We then compared Ad2xTyr and AdTyrΔ24 at higher MOIs at 30, 100, and 300 vp/cell similarly in PHK raft cultures. AdTyrΔ24 generated increasingly severe CPE with higher MOIs (Fig. 6B, top row, right panel), which became more severe on day 16 (data not shown). At 300 vp/cell, most PHKs were lysed. Only a small amount of tissue remnants was left on day 10. These observations were substantiated by immunofluorescent detection of E1A and hexon proteins (Fig. 6B, bottom row). In contrast, on day 10 of PHK raft cultures infected by Ad2xTyr at 30 vp/cell, only a few PHKs were positive for E1A or hexon (Fig. 6C). On day 16, several infected cells were found in the stratum corneum, whereas the infected cell number did not increase significantly in the live tissue (data not shown). Thus, at 30 vp/cell, this CRAd was not able to elicit an efficient productive infection in the squamous epithelium. The small number of hexon-positive cells ended up in the stratum corneum, but the progeny virus was not being able to initiate additional rounds of infection. At 100 and 300 vp/cell of Ad2xTyr, an increased number of the infected cells were observed as demonstrated by CPE and E1A and hexon staining. However, even at the MOI of 300 vp/cell, a substantial number of cells remained free of CPE and were negative for E1A and hexon (Fig. 6C). A stratified tissue, although thin, remained even on day 16 (data not shown). Consequently, both AdTyrΔ24 and Ad2xTyr showed a remarkable melanoma selectivity in organotypic cultures of melanoma cells and normal keratinocytes. Furthermore, on the basis of CPE and proportion of viral antigen-positive cells at the various MOIs, Ad2xTyr was more than 10-fold attenuated relative to AdTyrΔ24 in raft cultures of PHKs but not in raft cultures of Mel624.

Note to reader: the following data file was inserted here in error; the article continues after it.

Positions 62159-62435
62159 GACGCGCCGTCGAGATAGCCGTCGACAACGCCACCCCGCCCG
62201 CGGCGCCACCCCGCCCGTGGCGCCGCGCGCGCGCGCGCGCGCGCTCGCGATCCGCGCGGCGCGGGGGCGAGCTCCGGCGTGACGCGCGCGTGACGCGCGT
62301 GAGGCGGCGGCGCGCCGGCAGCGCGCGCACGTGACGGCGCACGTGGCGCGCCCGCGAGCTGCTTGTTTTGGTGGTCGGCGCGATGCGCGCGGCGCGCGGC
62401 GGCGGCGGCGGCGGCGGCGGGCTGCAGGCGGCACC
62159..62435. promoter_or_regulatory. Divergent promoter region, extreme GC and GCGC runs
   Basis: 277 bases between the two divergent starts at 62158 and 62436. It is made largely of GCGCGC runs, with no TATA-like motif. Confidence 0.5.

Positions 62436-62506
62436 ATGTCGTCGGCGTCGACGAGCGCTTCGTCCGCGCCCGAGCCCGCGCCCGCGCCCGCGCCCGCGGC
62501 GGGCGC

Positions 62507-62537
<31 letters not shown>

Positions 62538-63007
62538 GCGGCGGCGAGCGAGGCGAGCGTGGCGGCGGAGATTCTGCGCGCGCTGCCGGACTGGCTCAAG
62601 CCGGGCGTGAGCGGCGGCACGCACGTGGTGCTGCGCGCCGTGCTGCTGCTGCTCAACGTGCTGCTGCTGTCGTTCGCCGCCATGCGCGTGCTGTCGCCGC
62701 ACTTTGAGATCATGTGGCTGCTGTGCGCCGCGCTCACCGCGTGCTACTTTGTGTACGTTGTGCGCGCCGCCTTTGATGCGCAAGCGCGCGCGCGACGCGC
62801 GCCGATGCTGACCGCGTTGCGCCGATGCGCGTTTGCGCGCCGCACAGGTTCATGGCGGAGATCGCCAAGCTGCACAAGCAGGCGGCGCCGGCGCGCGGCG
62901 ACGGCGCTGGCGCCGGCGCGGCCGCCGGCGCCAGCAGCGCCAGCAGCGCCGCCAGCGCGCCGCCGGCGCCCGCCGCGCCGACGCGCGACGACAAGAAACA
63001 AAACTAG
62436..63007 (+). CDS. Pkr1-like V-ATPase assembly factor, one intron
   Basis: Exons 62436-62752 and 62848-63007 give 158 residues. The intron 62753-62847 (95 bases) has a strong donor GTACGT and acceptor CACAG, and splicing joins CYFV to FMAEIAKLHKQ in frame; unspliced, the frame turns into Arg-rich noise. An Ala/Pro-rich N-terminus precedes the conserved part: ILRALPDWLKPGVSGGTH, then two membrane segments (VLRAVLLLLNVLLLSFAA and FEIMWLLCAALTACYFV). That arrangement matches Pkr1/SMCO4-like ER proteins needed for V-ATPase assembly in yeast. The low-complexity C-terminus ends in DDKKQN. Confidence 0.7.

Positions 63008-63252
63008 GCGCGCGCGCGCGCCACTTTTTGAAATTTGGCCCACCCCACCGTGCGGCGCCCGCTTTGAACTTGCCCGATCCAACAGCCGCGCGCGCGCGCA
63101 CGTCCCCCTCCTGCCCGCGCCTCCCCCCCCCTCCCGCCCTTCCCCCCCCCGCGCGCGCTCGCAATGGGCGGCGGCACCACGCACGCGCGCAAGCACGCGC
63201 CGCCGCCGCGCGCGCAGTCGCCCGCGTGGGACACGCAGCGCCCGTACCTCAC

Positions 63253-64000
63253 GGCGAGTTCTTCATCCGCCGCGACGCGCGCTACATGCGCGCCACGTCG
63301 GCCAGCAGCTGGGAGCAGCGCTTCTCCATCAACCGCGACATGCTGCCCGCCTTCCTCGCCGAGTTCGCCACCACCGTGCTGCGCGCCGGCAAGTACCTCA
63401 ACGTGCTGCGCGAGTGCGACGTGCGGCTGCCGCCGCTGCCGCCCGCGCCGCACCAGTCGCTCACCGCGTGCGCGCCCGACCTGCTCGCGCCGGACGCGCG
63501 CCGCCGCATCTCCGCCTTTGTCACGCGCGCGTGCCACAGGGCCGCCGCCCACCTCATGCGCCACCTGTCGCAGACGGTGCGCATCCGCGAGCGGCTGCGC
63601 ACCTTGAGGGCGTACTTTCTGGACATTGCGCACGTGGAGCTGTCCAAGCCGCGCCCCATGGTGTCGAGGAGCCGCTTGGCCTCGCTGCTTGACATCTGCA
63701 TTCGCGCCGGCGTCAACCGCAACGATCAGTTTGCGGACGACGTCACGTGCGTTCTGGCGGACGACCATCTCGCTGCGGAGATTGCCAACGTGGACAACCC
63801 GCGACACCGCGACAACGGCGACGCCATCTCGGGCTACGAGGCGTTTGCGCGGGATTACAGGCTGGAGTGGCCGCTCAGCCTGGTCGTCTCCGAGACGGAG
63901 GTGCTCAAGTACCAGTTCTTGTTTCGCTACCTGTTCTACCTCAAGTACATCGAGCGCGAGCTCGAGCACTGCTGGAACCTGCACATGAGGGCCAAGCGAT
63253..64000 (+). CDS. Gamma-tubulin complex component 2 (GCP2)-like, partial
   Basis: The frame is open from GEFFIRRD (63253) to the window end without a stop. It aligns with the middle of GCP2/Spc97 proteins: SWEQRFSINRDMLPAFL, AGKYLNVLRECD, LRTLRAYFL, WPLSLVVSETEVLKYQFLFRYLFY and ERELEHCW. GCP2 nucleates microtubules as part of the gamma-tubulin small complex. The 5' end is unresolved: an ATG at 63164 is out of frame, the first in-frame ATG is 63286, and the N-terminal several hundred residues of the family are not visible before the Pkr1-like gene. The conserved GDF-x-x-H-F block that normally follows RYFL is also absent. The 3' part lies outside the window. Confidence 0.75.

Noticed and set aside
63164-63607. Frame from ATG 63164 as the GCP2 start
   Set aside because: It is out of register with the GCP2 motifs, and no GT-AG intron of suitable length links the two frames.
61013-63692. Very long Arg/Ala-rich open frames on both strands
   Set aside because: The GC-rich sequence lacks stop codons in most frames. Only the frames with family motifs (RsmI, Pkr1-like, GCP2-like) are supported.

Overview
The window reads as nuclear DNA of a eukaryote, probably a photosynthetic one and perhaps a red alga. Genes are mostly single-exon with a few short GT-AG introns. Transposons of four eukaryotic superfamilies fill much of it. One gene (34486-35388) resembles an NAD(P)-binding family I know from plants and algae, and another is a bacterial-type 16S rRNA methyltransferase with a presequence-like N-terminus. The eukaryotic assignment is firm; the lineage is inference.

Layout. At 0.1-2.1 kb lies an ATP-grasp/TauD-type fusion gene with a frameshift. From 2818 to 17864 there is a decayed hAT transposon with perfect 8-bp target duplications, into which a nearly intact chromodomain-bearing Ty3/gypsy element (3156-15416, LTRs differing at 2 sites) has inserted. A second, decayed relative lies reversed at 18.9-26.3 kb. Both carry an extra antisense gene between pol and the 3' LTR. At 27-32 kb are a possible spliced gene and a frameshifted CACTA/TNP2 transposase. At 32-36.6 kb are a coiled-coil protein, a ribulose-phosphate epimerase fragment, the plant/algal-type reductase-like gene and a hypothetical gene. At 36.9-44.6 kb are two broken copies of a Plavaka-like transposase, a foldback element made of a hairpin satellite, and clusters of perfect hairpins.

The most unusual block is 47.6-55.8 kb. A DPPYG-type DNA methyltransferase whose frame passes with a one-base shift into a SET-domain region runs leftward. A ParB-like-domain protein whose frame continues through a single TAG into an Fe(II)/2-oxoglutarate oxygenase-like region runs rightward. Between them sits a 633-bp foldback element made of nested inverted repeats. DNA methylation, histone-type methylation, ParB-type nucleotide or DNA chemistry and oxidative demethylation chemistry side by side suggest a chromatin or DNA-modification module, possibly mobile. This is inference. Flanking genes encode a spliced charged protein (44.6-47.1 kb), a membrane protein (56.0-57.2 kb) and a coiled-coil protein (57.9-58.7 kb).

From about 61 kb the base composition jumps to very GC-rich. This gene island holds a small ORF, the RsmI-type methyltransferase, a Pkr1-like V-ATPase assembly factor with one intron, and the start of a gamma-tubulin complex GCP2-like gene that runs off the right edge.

Melanoma Specificity of Replication of Tyrosinase Enhancer/Promoter Controlled CRAds in Organotypic Cultures of Mel624 Cells Plus PHKs